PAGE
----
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The blood of cancer patients contains DNA that has been shed by their tumours (circulating tumour DNA or ctDNA). As such, any genetic mutations in the tumour may be detected in the patient’s blood. Theoretically, patients can be followed and monitored through analysis of ctDNA, which would reveal if the patient is responding to treatment, is in remission, or if mutations are becoming more or less prevalent as the result of time and/or treatment pressure. The challenge is development of a reliable method of detecting ctDNA, with adequate sensitivity and specificity to guide treatment. This project will develop, optimize, and validate methods for detecting ctDNA associated with a variety of tumours. This will lead to the development of a clinical assay that can be used to monitor ctDNA for cancer patients. The partner organization, Contextual Genomics, will benefit from the development of a diagnostic assay that will eventually become part of their product collection. In addition, in the course of developing this assay, we will discover how ctDNA varies among different tumour types, how it correlates with tumour burden, and how it relates to relapse, response, and remission.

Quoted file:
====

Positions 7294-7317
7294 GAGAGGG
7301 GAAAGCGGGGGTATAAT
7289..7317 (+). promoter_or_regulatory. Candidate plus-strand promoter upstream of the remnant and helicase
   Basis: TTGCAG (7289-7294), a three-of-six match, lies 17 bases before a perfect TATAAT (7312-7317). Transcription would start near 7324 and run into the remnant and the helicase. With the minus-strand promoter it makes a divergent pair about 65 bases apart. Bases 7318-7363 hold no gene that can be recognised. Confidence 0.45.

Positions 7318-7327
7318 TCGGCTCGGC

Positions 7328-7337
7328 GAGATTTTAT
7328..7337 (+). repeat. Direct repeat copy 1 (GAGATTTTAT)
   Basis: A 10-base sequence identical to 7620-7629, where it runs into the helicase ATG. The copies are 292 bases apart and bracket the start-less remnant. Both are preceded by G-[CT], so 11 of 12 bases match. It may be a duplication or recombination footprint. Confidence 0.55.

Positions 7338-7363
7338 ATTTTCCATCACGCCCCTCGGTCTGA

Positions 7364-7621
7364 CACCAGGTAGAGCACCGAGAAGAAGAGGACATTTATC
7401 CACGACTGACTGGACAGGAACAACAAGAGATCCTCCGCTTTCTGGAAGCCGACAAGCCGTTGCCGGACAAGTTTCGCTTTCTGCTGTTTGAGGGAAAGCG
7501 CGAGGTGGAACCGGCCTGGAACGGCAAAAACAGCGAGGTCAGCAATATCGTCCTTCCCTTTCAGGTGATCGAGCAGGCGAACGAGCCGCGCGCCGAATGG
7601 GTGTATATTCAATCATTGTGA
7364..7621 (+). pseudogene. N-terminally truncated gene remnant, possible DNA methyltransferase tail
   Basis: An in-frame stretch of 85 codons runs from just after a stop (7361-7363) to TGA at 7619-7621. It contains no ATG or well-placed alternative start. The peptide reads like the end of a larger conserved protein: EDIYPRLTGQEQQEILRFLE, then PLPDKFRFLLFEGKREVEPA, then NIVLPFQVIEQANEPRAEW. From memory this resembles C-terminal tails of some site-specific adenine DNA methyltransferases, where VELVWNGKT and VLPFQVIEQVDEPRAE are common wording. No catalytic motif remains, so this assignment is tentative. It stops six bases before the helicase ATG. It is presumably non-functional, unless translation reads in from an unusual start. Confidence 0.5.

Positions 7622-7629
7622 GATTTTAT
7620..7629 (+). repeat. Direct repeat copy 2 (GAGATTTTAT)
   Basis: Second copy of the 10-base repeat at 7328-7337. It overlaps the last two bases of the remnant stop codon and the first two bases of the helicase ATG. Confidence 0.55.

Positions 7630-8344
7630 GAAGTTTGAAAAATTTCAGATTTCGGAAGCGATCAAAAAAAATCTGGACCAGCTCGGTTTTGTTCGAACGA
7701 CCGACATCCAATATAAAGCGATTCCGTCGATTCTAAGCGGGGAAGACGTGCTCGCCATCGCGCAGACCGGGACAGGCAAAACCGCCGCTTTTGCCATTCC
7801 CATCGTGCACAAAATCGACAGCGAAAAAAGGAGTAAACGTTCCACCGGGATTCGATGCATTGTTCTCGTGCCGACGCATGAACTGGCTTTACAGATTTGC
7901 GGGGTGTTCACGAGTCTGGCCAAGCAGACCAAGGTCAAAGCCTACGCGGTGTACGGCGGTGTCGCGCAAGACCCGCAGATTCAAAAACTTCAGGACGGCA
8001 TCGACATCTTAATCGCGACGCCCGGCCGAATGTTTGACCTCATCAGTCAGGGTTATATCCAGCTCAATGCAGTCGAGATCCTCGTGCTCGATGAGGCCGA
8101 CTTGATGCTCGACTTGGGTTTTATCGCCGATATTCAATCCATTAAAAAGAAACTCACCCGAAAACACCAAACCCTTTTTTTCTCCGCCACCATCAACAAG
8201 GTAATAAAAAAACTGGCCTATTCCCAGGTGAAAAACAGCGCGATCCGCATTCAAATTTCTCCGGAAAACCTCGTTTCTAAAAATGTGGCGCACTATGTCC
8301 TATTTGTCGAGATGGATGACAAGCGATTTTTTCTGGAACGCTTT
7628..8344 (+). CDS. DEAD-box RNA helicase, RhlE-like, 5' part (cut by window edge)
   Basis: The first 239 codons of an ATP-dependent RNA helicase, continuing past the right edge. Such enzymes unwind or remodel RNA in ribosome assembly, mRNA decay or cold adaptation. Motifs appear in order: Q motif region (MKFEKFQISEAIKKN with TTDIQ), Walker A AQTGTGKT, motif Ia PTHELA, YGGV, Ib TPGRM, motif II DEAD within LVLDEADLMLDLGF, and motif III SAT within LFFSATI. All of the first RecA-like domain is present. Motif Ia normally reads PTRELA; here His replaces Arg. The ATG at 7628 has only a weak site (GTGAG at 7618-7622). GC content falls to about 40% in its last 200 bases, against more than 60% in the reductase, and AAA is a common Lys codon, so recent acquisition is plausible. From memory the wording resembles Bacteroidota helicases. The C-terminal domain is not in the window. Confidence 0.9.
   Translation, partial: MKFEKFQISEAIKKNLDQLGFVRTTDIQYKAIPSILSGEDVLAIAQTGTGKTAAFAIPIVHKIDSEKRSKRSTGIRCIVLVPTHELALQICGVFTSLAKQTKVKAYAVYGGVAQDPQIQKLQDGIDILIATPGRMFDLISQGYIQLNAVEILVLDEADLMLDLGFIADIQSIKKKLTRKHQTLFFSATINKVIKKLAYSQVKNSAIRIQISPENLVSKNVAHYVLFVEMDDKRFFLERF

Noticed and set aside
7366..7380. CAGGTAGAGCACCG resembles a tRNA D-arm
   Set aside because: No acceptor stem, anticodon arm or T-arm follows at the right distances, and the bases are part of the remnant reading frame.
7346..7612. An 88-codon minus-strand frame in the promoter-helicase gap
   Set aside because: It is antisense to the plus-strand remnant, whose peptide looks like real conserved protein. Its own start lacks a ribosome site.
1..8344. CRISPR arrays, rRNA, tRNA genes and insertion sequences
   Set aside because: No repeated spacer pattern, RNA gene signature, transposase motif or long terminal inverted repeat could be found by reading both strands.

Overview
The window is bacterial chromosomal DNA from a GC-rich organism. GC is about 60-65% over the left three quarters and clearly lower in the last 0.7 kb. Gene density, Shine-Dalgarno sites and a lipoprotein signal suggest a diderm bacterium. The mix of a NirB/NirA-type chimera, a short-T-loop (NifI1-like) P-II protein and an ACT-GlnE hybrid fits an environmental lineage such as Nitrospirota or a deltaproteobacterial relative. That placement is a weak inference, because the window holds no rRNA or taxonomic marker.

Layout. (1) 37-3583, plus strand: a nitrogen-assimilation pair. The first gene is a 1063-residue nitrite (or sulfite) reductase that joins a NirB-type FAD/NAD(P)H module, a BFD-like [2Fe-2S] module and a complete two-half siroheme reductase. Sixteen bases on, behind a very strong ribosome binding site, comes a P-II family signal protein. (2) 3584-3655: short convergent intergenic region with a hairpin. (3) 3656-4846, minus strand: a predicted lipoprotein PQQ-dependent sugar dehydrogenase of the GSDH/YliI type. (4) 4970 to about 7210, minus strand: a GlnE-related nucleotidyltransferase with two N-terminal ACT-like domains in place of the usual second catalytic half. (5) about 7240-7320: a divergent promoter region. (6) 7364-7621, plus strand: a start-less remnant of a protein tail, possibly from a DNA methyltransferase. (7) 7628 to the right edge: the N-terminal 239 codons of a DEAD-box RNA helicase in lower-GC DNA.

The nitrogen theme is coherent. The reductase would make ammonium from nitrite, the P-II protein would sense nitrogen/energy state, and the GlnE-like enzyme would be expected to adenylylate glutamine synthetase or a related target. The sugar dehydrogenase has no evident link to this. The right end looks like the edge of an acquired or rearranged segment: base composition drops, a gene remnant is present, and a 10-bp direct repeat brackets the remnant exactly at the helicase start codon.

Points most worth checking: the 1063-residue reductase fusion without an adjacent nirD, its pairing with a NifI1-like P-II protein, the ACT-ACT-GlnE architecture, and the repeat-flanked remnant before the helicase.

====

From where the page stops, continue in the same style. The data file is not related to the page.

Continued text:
Contextual Genomics Inc
Simon Fraser University
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